Instead of an isolated genius living in retreat from the world, George Herbert appears in this book as a man writing public verse, active within an important social circle and committed to nationalistic Protestantism.
Presents the important speeches and correspondence of Governor Martha Layne Collins, the first and only woman to be elected governor of Kentucky. This work contains papers from the state archives that chronicle the agenda and rhetoric that Collins used to accomplish the intertwining goals of education reform and economic development.
Looks at Twain's relations with his wife and her family and at his attitudes towards business, money, art, sex and the little girls whose company he sought during his later years. Originally seen as an emblematic figure, it argues Twain became alienated from society and from his writings.
Prosecuted for obscenity in her novel "Monsieur Venus", Marguerite Eymery burst onto the French literary scene in 1884. This story of a transvestite and her male lover was the first in a series of works dealing with gender inversion and sexual desire. This book looks at her life and work.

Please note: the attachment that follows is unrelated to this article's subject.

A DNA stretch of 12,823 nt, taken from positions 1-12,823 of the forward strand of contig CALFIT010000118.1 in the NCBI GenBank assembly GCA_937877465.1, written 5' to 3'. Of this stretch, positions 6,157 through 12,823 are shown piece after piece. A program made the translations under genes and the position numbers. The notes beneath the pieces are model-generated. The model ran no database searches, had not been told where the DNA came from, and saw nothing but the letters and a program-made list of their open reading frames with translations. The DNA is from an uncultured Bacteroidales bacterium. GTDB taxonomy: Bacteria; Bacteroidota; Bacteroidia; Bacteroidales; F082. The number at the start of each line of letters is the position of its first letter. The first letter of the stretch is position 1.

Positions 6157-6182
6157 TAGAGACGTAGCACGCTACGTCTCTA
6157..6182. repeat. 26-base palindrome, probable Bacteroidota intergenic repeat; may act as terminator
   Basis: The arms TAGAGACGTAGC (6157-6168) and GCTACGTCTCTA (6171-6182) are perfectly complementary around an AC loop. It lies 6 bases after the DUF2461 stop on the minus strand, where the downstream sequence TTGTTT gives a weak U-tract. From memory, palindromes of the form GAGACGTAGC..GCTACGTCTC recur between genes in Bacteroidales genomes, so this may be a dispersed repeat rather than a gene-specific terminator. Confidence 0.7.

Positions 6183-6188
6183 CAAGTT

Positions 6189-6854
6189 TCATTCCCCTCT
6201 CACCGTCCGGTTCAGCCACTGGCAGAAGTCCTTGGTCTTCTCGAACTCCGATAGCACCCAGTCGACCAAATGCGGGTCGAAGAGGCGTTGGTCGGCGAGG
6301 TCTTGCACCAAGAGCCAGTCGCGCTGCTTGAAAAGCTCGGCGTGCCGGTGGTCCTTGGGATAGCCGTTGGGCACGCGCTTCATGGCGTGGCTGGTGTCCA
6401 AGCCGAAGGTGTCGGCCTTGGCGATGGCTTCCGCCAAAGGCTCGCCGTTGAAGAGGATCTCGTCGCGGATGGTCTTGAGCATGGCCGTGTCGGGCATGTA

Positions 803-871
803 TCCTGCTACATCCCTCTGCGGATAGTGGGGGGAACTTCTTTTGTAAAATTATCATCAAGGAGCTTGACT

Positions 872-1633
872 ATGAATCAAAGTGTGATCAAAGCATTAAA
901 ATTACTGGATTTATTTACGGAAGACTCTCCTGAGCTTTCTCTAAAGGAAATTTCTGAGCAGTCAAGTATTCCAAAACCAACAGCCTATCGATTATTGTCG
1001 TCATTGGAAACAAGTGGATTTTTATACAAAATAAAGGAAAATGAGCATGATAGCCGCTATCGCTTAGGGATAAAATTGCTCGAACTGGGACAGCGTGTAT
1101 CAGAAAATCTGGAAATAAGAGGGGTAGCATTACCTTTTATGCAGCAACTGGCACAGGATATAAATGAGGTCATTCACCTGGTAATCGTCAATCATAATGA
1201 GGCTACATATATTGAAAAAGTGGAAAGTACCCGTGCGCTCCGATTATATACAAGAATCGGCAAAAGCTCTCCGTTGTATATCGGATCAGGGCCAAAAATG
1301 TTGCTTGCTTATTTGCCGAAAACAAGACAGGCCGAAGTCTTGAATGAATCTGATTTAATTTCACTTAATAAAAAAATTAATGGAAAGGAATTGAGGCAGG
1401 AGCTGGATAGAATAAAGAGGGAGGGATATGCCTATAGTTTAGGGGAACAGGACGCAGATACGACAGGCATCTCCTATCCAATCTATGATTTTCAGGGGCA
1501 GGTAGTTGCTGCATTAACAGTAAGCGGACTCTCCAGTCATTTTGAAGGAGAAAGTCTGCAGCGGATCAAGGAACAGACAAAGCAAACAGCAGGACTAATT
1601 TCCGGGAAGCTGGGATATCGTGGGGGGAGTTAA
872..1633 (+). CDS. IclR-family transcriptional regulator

The true tale of an unknown soldier found dead at Gettysburg with nothing to identify him but a photograph of his three children, clutched in his fingers. A publicity campaign to locate his family swept the North and, within a month, the bereaved widow and children were located in Portville.
This text provides a commentary of Hollywood and the motion picture industry, with portraits of Darryl F. Zanuck, Mae West, Errol Flynn, John Barrymore, B.P. Schulberg, Walter Wanger, John Howard Lawson, and Elia Kazan.
This is the first English-language military history of what the People's Republic of China called the "War to Resist US Aggression and Aid Korea". Based on a vast array of recently available Chinese sources, it provides a revealing new look at the far-reaching influence of Mao Zedong's political and military thought on China's conduct of the war.
Although Alzheimer's disease has been well documented throughout the twentieth century, no biography has been written of the man who was its namesake. This biography is the first, and it covers the life of Alois Alzheimer (1864-1915), his discovery of the disease that currently afflicts some thirty to forty million people, and his subsequent research.
Offers a portrayal of the friendship between two icons of twentieth-century poetry, Czeslaw Milosz and Joseph Brodsky. This book highlights the parallel lives of the poets as exiles living in America and Nobel Prize laureates in literature.